About This Journal
Peace and Conflict Studies (ISSN 1082-7307) is committed to interdisciplinary explorations on conflict resolution, peace building, humanitarian assistance, and other alternative mechanisms that seek to prevent and control violence. PCS is also interested in articles focusing on social change and nonviolence: sustainable development, ecological balance, community revitalization, reflective practice, action research, social justice, human rights, peace education, gender equality, intercultural relations, grassroots movements and organizational transformations. Manuscripts may address various human experiences, social issues, and policy agendas that are connected to the research literature, practice, and experiential learning in the fields. As a semiannual academic journal, PCS is available in online format at (a href=”http://nsuworks.nova.edu/pcs”>http://nsuworks.nova.edu/pcs). The online version contains author names and their paper abstracts. Views expressed in articles and other contributions that appear in PCS may not necessarily reflect endorsement by the Editorial Board or Staff. PCS provides opportunities and forums for dialogs over various ideas, assessments, recommendations, and critiques.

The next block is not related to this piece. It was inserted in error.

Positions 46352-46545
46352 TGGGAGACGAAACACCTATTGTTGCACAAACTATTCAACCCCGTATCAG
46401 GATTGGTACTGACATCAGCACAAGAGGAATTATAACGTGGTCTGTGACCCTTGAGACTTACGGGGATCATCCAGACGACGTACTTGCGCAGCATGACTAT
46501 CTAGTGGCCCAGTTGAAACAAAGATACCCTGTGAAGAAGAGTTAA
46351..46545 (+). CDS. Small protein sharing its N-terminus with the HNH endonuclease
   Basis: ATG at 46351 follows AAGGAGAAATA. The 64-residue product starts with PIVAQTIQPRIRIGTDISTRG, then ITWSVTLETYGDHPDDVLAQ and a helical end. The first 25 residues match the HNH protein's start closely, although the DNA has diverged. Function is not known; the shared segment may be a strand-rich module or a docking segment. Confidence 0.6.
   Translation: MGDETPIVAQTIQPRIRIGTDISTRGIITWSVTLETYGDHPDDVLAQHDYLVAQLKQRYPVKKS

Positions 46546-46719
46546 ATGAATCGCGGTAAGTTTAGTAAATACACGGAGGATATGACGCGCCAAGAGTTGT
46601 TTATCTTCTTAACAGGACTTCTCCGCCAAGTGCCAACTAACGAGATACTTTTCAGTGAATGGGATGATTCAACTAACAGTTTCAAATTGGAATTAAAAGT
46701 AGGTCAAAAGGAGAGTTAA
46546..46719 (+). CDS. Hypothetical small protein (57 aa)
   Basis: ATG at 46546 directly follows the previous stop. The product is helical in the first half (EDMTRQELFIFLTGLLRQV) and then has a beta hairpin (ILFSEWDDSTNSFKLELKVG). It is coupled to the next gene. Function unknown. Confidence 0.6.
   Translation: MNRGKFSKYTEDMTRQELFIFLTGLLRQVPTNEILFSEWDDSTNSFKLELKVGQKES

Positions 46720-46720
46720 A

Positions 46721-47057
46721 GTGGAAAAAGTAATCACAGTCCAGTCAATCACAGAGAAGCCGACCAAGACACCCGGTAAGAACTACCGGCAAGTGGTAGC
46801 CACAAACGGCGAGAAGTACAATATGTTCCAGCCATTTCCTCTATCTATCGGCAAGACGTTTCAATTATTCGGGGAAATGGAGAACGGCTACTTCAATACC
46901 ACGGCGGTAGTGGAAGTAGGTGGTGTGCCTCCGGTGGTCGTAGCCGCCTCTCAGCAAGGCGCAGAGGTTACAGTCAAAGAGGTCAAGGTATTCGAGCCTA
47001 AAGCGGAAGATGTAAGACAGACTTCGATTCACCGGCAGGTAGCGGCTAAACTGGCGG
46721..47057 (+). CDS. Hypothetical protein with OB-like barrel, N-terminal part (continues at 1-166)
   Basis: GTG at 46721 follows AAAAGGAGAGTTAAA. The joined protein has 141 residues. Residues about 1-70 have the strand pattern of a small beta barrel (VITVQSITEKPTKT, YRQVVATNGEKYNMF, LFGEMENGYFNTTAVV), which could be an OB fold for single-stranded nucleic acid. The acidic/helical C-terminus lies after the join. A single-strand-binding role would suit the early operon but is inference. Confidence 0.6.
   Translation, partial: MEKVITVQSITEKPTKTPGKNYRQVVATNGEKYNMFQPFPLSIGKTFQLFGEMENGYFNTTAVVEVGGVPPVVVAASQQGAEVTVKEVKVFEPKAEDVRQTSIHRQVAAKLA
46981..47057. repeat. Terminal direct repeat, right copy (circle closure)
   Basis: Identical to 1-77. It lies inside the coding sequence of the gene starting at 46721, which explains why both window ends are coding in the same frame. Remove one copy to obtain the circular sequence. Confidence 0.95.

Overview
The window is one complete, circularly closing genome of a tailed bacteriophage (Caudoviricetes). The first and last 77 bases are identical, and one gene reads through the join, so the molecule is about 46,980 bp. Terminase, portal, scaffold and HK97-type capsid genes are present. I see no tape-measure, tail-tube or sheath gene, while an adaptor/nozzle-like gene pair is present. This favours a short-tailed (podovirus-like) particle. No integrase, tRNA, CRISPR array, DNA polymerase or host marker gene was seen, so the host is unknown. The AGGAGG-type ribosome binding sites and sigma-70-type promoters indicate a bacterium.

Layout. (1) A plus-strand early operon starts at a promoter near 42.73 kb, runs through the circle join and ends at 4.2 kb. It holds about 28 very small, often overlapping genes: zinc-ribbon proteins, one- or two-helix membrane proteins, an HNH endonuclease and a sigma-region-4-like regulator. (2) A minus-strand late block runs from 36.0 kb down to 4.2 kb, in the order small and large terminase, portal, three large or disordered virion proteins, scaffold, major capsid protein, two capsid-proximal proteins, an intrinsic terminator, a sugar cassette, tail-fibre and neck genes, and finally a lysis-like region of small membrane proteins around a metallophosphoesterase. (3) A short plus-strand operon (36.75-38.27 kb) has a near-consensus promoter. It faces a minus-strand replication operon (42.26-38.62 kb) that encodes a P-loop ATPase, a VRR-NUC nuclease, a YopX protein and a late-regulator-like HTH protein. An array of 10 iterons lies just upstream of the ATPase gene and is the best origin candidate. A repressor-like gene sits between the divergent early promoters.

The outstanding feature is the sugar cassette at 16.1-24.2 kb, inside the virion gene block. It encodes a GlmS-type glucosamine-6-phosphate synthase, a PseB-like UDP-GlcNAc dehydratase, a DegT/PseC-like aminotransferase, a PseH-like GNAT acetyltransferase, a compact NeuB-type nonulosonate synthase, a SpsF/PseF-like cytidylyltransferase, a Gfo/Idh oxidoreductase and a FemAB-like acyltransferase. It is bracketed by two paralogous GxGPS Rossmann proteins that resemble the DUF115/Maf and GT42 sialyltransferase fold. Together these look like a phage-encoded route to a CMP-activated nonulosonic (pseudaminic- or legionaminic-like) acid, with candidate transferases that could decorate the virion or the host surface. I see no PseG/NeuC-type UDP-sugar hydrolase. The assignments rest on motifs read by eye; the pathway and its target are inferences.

Peace and Conflict Studies is indexed and/or abstracted in Peace Research Abstracts Journal, Public Affairs Information Service, Scopus, Sociological Abstracts, Psychological Abstracts, PsycINFO, Political Science Manuscripts, International Political Science Abstracts and Worldviews.
Peace and Conflict Studies is published twice a year by the Network of Peace and Conflict Studies sponsored by the Department of Conflict Resolution Studies at NSU. We greatly appreciate the support provided either currently or in the past by the Department of Conflict Resolution Studies, Halmos College of Arts and Sciences, Nova Southeastern University; the Institute for Conflict Analysis and Resolution, George Mason University; Middle Georgia College; Mershon Center of the Ohio State University; and the Center for International Studies, University of Missouri at St. Louis. Support has also been given by the Lentz Peace Research Association and the Political Science Manuscripts.